Messiaen then appears to go on to talk about the Corn crake's “torculus victorieux”, but surely this refers to another bird and is a result of the editing, the film editor understandably thrown by Loriod's radiant smile.
   “Torculus victorieux”, now there's a phrase to conjure with, contrive to use that in a sentence and you'll surely win the hand of the fair maid who, up until its unlikely appearance, has fast been losing interest.

Wednesday, 17 August 2011

The Detritus of War

   I'm not sure there is any such thing as an English Haiku, the phrase itself is probably oxymoronic, but "Beachhead" by Samuel Menashe must come close. Born in 1925 Menashe fought in the Battle of the Bulge, his lines call to mind the Normandy landings;

The tide ebbs
From a helmet
Wet sand embeds.

Wednesday, 27 July 2011

Chance encounters

   A couple of years ago a friend gave me “Austerlitz” by W G Sebald. It is one of the few novels (if it can be classed as a novel) that I have read several times. Sebald has an unpretentious style and covers big themes as he meanders through time and thought.

   Last week my friend's husband, who has read more than I will ever read, suggested that I try “Rings of Saturn” also by Sebald. With that in mind, and seeing that I find second-hand books more agreeable than new ones, I wandered into “Books for Amnesty” in Hammersmith, London. It was during my first trip back to England in years. Despite generous assistance from one of the bookshop's volunteers I couldn't find “Rings of Saturn”, but found instead “Vertigo” the first volume of a trilogy that ends with “Rings of Saturn”. This chain of events – ordinary, multi-layered and somehow slightly unreal - seemed a fitting way to find a book by Sebald.

Saturday, 9 July 2011

Silence is golden

   A friend of mine, Jack, when asked what he thought about a certain goldfish, pointed out that it was very quiet. The same can be said of another orange organism, the carrot. The American physicist Robert W. Wood (1868-1955) put it best when he compared the taciturn root vegetable to a garrulous bird in his flornithology, “How to tell the Birds from the Flowers”;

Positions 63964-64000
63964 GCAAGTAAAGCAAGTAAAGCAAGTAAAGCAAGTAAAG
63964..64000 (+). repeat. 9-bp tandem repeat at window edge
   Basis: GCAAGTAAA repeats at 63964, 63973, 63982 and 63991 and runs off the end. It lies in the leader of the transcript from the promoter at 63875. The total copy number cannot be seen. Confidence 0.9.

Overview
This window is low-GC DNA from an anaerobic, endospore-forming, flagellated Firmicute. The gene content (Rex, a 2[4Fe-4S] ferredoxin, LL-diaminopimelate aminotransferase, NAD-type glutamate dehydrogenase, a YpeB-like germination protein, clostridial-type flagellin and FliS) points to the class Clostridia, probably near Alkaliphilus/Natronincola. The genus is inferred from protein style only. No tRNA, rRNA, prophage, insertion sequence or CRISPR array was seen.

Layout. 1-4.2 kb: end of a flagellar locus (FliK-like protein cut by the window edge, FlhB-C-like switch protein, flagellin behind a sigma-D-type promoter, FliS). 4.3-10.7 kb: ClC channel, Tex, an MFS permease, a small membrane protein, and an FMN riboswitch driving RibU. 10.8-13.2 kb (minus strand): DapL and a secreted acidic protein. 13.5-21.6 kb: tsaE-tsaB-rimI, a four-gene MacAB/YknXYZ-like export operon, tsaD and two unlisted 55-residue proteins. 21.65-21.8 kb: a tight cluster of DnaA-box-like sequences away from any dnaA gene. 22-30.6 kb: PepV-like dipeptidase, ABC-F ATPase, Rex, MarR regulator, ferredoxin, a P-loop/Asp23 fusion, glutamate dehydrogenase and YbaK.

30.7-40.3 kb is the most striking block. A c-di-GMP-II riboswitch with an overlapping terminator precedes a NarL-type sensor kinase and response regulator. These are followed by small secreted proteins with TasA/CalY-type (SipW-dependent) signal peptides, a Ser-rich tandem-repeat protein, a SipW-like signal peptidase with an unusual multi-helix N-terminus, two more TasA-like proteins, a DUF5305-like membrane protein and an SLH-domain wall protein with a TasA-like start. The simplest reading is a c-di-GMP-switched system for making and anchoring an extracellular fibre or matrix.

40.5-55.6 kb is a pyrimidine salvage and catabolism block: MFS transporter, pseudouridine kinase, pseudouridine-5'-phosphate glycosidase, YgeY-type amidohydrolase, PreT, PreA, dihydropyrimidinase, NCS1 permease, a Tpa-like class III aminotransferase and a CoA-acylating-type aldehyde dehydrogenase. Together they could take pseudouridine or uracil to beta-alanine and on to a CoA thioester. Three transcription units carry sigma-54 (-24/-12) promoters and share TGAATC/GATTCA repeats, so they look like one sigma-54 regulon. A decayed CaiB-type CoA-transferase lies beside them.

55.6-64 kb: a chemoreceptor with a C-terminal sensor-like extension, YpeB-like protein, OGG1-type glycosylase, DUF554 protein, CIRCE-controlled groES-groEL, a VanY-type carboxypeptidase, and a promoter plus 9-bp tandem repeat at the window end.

Monday, 4 July 2011


   I was recently in Lion-sur-mer in Normandy. In Rue Joseph Pasquet I came across a house, 'Villa Louis', decorated with beautiful ceramic scallops.  

   The French call the 'scallop' 'Coquille Saint-Jacques' due to its association with St. James and the pilgrimage to his shrine in Santiago de Compostela in Spain. Pilgrims carried the shell as a food and drink scoop.

   In this case the scallop seems purely decorative reflecting the house's proximity to the sea.  

   The tiles were made by Alexandre Bigot (1862-1927), a ceramicist active during the Art Nouveau period.  

This is the view from the balcony of Villa Louis - Bigot got his colours right.  

   I walked along stretches of this coast, idly stuffing razor-shells and scallop shells into my pockets, and lapsing into the kind of existential reverie that we all do when beach-combing. But these were no ordinary beaches. They previously had names like 'Omaha' and 'Utah', and it was here, only 67 years ago, that the biggest amphibious invasion in history* took place. These blue-green waters once ran red.

   *For obvious reasons the preparations for D-Day were conducted in the greatest possible secrecy. Officers involved in the planning were never sent anywhere where there was a danger of their being captured. These men went under the codename “Bigot” (a reversal of “To Gib” - an abbreviation of “To Gibraltar” – which had been stamped on the passports of those officers involved in the North African Invasion of 1942).